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When Christie's auctioned off Margaret Thatcher's personal possessions a few weeks ago, businessman Neil Westwood leapt at the chance to buy a piece of history.
In a bid that shattered expectations he forked out £84,000 for the former Prime Minister's House of Lords ermine robe – complete with a smear of lipstick.
But the 43-year-old Westwood, one of David Cameron's favourite entrepreneurs, believes Baroness Thatcher will be 'turning in her grave' over the policies of George Osborne.
Piece of history: Neil Westwood bought Baroness Thatcher's House of Lords robe for £84,000
Westwood, whose company Magic Whiteboard shot to fame on Dragons' Den, is furious about some of the Chancellor's tax plans, which he believes will harm entrepreneurs like himself.
'Mrs Thatcher would be horrified. She will be turning in her grave. I really do believe that,' he says.
He is particularly dismayed by a move announced by Osborne in his Autumn Statement which in effect slaps an extra 7.5 per cent tax on company dividends. These payouts are the rewards for shareholders and they are the way many small company owners pay themselves. They believe it is recompense for the risk of starting up a business.
'I can see why they might want to raise the dividend tax for bigger companies, but it feels like a bit of a kick in the teeth,' he says, suggesting that a 3 per cent tax rate would be more appropriate for smaller companies.
Westwood is one of the most prominent supporters of a petition calling for the plan to be scrapped. More than 50,000 business people have so far signed it through the Government's e-petition system. The target is 100,000 – enough for the issue to be considered for debate in the House of Commons.
'If David Cameron or George Osborne had actually run their own small business they wouldn't do this,' says a clearly frustrated Westwood.
'I think everyone needs to run a business before they start making political decisions. Because it's not easy to make a profit… and the risks you have to take… you're basically putting everything on the line and then someone makes a decision because, 'Oh we need to get more money,' without really thinking through the implications.'
On tour: Mrs Thatcher's ermine robe is being shown off in the Far East
Recent headlines about the extremely low tax rates paid by global corporations such as Google and Amazon simply add to Westwood's anger. 'We're going to pay £78,000 corporation tax in March. I don't mind paying my corporation tax, because that's what it is. And we don't fiddle it. We just pay on whatever our net profit is. But that is a lot of money for a small business. And we can't avoid it like bigger companies sometimes do.'
That £78,000 tax bill is due to the extraordinary profitability of Magic Whiteboard. 'Our turnover is £1.2million a year and we make a profit of almost £400,000,' says Westwood. It's a margin of which any business would be proud. Magic Whiteboards are like the whiteboards used across the world for business presentations and in classrooms, but with the huge advantage that they can be rolled up like a sheet of paper.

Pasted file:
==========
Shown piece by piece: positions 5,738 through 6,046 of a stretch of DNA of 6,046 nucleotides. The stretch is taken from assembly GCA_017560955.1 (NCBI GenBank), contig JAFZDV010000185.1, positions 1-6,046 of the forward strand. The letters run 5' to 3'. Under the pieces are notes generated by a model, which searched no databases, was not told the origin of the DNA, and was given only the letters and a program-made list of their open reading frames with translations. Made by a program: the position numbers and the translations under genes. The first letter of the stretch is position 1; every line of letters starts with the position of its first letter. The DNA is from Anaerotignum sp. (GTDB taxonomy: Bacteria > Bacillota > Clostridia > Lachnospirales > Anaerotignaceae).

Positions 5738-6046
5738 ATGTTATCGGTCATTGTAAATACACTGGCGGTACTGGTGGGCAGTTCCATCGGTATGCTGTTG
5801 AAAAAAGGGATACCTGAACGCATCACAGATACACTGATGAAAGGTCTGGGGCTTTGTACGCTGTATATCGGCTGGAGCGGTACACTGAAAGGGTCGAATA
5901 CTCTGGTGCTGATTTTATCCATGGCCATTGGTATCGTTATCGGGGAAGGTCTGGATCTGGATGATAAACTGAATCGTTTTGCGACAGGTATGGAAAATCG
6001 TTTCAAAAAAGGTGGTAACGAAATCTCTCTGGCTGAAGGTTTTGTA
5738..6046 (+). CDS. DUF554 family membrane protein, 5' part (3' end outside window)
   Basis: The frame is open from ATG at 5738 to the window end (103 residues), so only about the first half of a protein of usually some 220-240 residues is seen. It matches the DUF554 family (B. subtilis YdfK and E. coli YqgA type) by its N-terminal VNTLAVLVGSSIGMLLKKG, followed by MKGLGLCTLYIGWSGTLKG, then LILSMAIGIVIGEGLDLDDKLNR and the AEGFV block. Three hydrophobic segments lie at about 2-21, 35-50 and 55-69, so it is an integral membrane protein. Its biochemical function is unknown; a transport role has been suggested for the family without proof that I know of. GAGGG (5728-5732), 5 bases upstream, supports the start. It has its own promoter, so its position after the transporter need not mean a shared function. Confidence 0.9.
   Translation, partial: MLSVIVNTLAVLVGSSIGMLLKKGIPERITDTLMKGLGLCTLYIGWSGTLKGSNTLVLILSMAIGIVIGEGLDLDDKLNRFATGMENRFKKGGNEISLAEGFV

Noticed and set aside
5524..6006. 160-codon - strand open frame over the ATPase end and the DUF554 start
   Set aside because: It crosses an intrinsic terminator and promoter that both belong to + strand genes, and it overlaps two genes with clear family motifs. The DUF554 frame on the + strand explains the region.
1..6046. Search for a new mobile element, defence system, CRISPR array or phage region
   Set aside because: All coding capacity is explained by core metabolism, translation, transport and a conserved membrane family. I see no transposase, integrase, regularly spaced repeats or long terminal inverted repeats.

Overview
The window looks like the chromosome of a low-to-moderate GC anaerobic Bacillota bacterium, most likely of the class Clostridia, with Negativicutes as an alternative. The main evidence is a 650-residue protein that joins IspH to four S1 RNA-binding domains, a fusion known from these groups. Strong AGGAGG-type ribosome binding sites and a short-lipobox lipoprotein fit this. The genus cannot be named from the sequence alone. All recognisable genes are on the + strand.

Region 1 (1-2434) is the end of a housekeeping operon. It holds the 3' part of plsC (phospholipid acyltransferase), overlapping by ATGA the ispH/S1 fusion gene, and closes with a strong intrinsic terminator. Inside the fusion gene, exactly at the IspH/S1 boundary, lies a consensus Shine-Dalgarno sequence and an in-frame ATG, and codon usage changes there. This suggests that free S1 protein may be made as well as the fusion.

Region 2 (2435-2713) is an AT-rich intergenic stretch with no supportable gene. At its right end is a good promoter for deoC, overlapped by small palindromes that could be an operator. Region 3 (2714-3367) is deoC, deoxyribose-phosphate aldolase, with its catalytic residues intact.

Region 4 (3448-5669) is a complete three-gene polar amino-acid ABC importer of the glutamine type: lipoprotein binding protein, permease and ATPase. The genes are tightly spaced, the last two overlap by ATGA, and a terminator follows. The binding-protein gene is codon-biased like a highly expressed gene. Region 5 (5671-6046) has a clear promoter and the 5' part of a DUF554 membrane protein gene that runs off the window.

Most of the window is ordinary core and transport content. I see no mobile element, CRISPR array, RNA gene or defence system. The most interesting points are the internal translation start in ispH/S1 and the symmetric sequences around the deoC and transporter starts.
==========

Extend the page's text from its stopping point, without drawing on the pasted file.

Westwood's business, based in Worcester, is one of the most lucrative to appear on Dragons' Den. He and his business partner and wife Laura appeared on the programme in 2008 and secured £100,000 from Deborah Meaden and Theo Paphitis, who put the product into 237 of his Ryman office stationery stores .
It turned out to be a huge money spinner for the Dragons, who last year cashed in their stake for £610,000. They sold their shares back to the Westwoods, who once again are the 100 per cent owners of the company. 'We had the opportunity to buy them out so we bought them out! Now I don't have to ask them permission to do anything,' says Neil.
The company has also made a few bob for the Westwoods, as the bid for Baroness Thatcher's robe amply demonstrates.
'We've still got the cloak. It's in storage,' says Westwood, adding that he intends to use it as part of a marketing campaign for the company in the Far East, where Baroness Thatcher is an icon. 'The plan is to take it to Japan in July. I met with people from Japan and Korea and I said, 'What is this big thing about Margaret Thatcher?' Apparently they teach about her in their schools. She's used as an example of turning around a failing economy. So she's like a role model.'
So is Westwood a big fan of Maggie? 'Fan is a bit of a strong word, but I do respect her. My Mum set up her own business in the 1980s, a residential rest home. And at the time that sort of market was being freed up and my Mum saw the opportunity. It changed our lives. We were in a council house and it allowed us to escape that. I'm 43 now so I was sort of a Thatcher child wasn't I?'
The robe has also proved a smart investment. Westwood has already had offers far above the £84,000 he paid. 'We've had it insured. Lord Young tweeted me and he said to insure it for £250,000,' he says. Lord Young was a pivotal figure in the Thatcher era as Trade and Industry Secretary in the late 1980s.
Westwood met Lord Young when he and Laura attended a reception at No 10. They had been invited as model examples of Britain's entrepreneurial small companies.
It was in the garden of No 10 that Westwood bumped into Osborne. 'He was actually standing on his own and I went up to him and said hello. I thought, 'I've come all this way, I might as well introduce myself.' He seemed a bit shocked, but I did give him a pack of Magic Sticky Notes.'
That encounter took place long before Osborne announced his dividend tax hike. If they met again today it seems extremely likely that Westwood would have considerably more to say.
So does he think Osborne could one day be held in the same reverence by businesses as Maggie? 'George Osborne? You must be joking,' is Westwood's withering reply.
It seems unlikely that Westwood will ever be bidding for one of Osborne's suits.